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Before our students set foot through the doors of Pre-K 108, a DonorsChoose.org project was funded to help kick off the start of the 2018-2019 school year. There hasn't been a day gone by where the material from this project has not been used. Although it isn't one of the fancier projects on the DonorsChoose.org website, it is an important one.
On the surface level, one may see a project that requests items to keep a class clean. Disinfectant wipes, paper towel, tissues, soap, soap dispenser, and a few dustpans may seem ordinary. But these items are way more than just what they are. On a deeper level, they are teaching our students how to maintain clean and healthy hands as well as teaching them the responsibilities of taking care of their own work space.
Research shows that giving children chores will help them learn about responsibility and allow them to become more independent. Our kids know that after using the restroom, before eating, and coming back from outdoor play, they must wash their hands. The materials have allowed us to create class jobs that switch up monthly and our kids know they each have an important job to do to maintain a clean and sanitary space for us to play, socialize, and learn.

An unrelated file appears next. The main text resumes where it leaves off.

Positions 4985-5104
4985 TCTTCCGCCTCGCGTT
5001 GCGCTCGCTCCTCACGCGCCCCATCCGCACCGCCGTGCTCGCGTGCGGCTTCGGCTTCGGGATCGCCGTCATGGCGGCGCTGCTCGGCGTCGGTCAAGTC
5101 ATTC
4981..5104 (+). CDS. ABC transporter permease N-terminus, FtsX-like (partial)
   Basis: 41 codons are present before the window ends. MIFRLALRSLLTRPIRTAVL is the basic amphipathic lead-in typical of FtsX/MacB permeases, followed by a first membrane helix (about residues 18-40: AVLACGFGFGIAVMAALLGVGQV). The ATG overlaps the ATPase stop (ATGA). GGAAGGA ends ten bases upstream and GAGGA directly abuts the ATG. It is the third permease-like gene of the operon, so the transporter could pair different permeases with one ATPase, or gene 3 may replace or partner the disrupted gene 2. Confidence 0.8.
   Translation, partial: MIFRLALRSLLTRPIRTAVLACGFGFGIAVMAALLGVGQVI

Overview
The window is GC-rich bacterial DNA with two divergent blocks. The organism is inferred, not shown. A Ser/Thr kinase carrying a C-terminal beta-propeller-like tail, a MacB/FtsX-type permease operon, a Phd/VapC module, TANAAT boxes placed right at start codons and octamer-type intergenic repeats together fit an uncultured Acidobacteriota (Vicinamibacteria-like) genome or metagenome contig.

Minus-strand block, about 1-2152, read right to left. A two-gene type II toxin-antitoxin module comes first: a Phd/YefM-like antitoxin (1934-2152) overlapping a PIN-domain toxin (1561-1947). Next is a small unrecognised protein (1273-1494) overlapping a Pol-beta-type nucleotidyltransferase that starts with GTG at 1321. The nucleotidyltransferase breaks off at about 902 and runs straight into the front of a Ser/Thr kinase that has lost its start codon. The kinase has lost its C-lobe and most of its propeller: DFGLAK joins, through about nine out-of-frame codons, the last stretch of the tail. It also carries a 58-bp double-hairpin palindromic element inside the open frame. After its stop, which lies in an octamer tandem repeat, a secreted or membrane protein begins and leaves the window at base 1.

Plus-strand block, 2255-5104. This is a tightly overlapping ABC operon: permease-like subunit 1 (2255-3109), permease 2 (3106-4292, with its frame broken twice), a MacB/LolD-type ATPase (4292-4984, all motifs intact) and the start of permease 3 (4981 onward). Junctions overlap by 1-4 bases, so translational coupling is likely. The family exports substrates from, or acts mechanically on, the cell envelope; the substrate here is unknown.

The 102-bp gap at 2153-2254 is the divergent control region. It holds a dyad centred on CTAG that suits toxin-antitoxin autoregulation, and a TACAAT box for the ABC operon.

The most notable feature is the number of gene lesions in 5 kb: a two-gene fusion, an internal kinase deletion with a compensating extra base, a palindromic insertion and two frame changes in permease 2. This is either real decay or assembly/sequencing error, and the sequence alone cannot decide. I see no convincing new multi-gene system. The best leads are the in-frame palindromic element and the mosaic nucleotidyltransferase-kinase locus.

The simple materials have gone above and beyond in impacting our children on a daily basis. I believe parents have certain expectations of what their child is learning in school. In our community, many have expressed how they want their children to learn their numbers, alphabet letters, reading and writing. For us as educators, we believe it is essential for our students to learn how to communicate with others, express their feelings, and become responsible and independent. Although some are not taught or learned formally through lessons on the carpet, it is obtained by the experience and expectations we set in the beginning of the year with rules and routines.
Currently in my eighth year of teaching Pre-K at an early childhood elementary school.